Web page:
Unforgettable sight: The view of Florence from the Piazza Michelangelo. The piazza is on a hilltop about 25 minutes walk from the city and provides panoramic views of the city spread out below. Florence is such an iconic city, even people who have not been there are usually familiar with the orange roof tops, bell tower and Duomo that make up the city’s skyline. It is a view I could never get sick of.

Andy’s recollection

Strongest memory:  Whenever called to think of Italy, the memory that’s always first in line is of the seaside piazza in Vernazza.  It may not be authentic Italy (at least not anymore), but it matches a certain Italian idyll that anyone who visits the country as a tourist will be familiar with.  Al fresco dining, sunsets on the Mediterranean, autumnal tone facades and weathered white brick.  With our accommodation choice, we opted to trade interior ambience for location, which meant that our front door opened onto the piazza itself.  Naturally, we spent a lot of time there.  We saw it from almost every angle – including from the ocean during one of our many swims in the small natural harbour.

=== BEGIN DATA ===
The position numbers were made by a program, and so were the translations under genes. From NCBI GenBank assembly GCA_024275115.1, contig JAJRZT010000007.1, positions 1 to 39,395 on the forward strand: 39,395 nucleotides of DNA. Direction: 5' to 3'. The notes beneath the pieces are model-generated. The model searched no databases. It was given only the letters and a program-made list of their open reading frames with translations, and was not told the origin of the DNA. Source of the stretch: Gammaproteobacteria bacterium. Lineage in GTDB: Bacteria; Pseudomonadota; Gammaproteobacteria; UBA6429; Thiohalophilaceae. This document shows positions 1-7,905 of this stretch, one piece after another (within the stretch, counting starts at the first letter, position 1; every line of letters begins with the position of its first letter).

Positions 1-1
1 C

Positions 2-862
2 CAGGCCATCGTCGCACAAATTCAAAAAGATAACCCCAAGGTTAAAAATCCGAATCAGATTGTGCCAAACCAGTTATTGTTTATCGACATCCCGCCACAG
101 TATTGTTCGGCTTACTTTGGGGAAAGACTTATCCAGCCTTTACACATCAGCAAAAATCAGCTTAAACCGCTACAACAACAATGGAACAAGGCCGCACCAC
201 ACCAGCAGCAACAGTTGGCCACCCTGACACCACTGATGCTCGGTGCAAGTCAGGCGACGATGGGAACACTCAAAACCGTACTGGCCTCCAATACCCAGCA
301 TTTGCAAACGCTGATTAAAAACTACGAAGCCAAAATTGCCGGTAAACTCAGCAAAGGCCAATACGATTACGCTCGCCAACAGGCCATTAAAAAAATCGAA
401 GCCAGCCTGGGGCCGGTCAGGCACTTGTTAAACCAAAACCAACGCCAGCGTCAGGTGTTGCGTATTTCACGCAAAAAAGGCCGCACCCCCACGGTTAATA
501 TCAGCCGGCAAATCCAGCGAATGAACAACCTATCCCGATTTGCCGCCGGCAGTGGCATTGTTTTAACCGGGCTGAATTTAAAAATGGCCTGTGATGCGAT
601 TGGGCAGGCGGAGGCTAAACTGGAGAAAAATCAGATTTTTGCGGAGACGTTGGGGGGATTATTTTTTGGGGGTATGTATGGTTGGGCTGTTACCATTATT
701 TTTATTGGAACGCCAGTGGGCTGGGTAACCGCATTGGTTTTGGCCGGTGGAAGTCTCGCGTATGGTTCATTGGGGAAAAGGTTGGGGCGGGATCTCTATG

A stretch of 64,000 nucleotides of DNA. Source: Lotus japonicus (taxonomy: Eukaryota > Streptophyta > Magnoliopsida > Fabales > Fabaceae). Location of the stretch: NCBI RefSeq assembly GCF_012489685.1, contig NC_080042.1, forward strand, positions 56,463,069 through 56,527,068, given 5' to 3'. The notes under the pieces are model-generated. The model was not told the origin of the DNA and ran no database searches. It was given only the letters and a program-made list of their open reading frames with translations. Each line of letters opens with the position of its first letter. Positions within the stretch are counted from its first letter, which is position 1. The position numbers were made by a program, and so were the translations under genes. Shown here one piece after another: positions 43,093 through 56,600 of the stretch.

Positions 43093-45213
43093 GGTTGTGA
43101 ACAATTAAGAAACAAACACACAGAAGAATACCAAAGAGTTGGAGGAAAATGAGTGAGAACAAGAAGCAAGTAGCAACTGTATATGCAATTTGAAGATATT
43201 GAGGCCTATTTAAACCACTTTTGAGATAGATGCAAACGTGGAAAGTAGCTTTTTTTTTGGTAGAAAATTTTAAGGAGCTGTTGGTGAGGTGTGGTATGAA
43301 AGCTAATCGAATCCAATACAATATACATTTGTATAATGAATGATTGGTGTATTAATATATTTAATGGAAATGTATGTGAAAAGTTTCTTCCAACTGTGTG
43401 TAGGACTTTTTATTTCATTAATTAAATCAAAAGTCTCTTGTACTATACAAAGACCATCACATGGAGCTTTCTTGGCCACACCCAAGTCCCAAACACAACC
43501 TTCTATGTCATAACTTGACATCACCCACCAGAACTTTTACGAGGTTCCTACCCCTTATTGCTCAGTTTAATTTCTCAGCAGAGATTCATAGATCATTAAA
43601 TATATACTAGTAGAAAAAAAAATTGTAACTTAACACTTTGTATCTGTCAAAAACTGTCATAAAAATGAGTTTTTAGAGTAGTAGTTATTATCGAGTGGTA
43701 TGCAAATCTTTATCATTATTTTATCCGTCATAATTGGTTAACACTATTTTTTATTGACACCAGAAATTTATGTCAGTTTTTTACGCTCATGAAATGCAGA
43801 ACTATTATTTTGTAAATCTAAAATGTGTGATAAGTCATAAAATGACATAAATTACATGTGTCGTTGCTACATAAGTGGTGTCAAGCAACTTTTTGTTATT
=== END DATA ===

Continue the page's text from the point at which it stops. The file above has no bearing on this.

Memorable meal:  This one ties in with the memory of the piazza above.  On our first night in Vernazza, we stepped out of our front door and immediately had the choice of about five different restaurants.  We chose the one that sat closest to the sea – our table was balanced on a flat slab of rock that was being lapped at by the ocean waves.  We ordered cavatelli pasta and seafood, and got lucky with a particularly tasty house red.  This meal may more closely align with the quintessential Italian tourist experience than authentic Italian life, but sometimes the staged experience is hard to beat.